Social media and the authentic transparency of modern communication lend a certain casual intimacy to our information. We already know it all. What is posted as information can be assumed to be true and everyone can look up everything they need to know on the computer. But one still has to use some analytical skills to discern validity and proceed to make intelligent decisions.
This transparency extends to human resources and recruiting, where an Internet search on almost anyone and anything results in some morsel of information. It may or may not be accurate, but any results are considered public and relatively true and authentic. A person is somewhat in control of the "content" (one can even engage a "reputation tracker" to monitor any information posted), but never completely. This transparency also naturally extends to marketing where a company's reputation can be built or destroyed in moments by more or less authentic customer testimonials.
Over the course of the last century (give or take a half-century), there has been a philosophy about the efficiency of the market economy called the efficient market hypothesis. This philosophy states that everything that could be known or assumed was already or instantly accounted for (the market being "informationally efficient"). This is a way of justifying certain stock market moves in advance or in the wake of analyst pronouncements or financial news.
But a skeptical person may reserve judgment on all these topics. People can be very creative when fact-checking is lax (or even when it's strict, as in the SEC's role in the Enron debacle). It's important to read and analyze information on its own merits, rather than ride the bandwagon of organizational group think.
For example, there is a new marketing approach circulating through unsolicited emails that begins with a very friendly tone, such as, "Hi! How are you? It has been awhile since we have been in touch, and I wanted to let you know about (this new development)!" In my case, as I proceeded to read the email, I was met with disappointment. I thought it might perhaps actually be an email from someone I knew personally with whom I hadn't recently been in communication - this heightened my anticipation, and further, my disappointment. The solicitor got my attention by portraying a false intimacy with me, using information about me (my name, company affiliation and email address) to get my attention. However, the attention was short-lived; they did not get any further attention from me on my busy work day.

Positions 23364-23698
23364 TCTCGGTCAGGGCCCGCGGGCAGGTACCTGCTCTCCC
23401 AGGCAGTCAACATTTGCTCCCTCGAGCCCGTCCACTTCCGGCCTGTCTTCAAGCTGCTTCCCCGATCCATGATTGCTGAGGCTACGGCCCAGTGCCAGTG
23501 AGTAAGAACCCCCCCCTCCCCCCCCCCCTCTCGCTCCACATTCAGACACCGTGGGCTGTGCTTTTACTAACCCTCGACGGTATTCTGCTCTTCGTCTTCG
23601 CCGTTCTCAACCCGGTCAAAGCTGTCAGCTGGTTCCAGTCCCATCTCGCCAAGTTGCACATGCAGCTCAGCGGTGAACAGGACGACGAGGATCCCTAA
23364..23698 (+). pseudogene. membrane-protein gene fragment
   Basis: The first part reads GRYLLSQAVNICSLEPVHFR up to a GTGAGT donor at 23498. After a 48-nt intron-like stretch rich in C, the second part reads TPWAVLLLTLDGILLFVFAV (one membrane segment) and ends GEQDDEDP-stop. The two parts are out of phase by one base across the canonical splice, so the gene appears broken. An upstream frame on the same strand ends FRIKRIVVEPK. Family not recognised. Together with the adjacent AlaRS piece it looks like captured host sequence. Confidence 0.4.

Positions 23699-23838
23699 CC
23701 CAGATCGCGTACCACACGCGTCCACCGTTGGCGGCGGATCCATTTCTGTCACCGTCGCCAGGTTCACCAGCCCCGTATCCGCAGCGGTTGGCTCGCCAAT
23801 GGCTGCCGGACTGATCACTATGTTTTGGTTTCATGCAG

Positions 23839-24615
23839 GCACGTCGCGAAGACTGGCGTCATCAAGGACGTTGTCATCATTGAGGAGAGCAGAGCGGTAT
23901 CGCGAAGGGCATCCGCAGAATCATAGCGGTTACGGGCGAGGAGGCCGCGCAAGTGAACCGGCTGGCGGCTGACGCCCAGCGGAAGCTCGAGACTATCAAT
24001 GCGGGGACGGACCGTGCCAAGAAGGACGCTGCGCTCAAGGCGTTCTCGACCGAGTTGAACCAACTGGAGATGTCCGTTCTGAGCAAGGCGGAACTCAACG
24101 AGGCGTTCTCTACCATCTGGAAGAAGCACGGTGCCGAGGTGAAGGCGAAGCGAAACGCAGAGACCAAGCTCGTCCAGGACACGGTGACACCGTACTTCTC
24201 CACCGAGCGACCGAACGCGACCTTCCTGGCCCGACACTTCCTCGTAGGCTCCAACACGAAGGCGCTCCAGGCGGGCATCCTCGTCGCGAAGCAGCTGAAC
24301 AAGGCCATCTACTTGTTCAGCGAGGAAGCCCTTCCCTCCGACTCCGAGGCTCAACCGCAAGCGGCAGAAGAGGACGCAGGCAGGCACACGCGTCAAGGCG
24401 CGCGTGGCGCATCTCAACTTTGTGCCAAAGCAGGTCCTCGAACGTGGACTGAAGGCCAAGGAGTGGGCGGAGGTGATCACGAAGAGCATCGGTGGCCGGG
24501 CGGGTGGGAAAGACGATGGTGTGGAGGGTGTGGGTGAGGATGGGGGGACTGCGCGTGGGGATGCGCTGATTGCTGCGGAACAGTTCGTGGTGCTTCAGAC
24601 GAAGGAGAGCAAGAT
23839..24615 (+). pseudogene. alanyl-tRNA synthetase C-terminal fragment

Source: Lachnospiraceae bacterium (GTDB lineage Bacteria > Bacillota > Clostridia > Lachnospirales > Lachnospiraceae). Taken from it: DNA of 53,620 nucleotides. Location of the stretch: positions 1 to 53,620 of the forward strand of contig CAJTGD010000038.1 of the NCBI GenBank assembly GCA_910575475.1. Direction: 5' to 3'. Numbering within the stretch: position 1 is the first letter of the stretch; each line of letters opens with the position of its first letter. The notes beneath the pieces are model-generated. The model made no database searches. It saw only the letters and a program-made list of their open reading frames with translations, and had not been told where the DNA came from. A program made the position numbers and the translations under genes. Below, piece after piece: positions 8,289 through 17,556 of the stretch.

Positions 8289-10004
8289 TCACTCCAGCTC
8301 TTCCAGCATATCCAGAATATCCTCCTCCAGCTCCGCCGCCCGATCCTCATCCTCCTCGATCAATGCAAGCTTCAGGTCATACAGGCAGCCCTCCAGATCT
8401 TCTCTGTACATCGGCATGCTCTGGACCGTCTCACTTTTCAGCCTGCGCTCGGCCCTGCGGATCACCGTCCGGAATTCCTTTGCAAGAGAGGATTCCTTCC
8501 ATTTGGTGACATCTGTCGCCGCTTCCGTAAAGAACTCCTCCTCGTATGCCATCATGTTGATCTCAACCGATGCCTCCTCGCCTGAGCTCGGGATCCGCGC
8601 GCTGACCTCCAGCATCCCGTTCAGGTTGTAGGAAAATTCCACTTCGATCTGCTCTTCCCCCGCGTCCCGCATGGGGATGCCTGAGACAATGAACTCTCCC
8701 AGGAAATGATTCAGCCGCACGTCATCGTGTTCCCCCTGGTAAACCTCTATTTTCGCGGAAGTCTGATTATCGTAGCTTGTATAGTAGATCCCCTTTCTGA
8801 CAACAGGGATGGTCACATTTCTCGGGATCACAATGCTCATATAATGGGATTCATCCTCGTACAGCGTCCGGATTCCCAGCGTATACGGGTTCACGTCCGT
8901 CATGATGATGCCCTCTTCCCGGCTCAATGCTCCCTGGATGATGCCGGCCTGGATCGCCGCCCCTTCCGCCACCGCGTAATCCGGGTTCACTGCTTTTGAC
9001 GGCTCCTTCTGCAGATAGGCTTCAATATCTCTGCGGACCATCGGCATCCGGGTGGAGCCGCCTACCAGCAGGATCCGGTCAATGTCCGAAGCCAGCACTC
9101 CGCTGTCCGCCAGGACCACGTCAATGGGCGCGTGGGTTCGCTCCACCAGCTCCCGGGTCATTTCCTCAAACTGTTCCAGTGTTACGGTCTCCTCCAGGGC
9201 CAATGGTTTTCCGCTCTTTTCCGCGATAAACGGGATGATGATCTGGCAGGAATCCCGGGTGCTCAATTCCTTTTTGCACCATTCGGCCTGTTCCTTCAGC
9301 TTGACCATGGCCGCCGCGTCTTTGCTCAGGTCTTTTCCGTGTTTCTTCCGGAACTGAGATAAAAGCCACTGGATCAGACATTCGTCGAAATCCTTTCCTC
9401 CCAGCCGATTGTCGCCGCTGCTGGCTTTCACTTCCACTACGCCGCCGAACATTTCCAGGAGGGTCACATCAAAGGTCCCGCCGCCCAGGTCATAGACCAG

This led me to consider the assumptions we make when we embrace information brought to us so casually. If an unknown person walked up to us with the same greeting as that email, we would likely step back and ask, "Who are you?" or "Do I know you?"
While still a skeptic about personal and casual information, I am a fierce and staunch believer in the use of quantitative data to derive important business decision making data. No offense to marketing (or recruiting, much the same), but there is a strong motivation in those areas to get the audience’s attention. There must be content to follow in order to sustain the relationship (between buyer and seller, employer and employee). With business management information, content is primary.
Visibility into your business operations is about data and facts. It is “transparent” in that (according to Wikipedia) it is: “Operating in such a way that it is easy for others to see what actions are performed.”
Visibility and transparency are important, but information is only a key to decision making for business operations. Further analysis, and with experience, good insights lead to a deeper understanding and improved decision making. A good ERP system can give you visibility into your operations, but an excellent manufacturing ERP system can provide analytical tools to accompany the visibility for better decision making.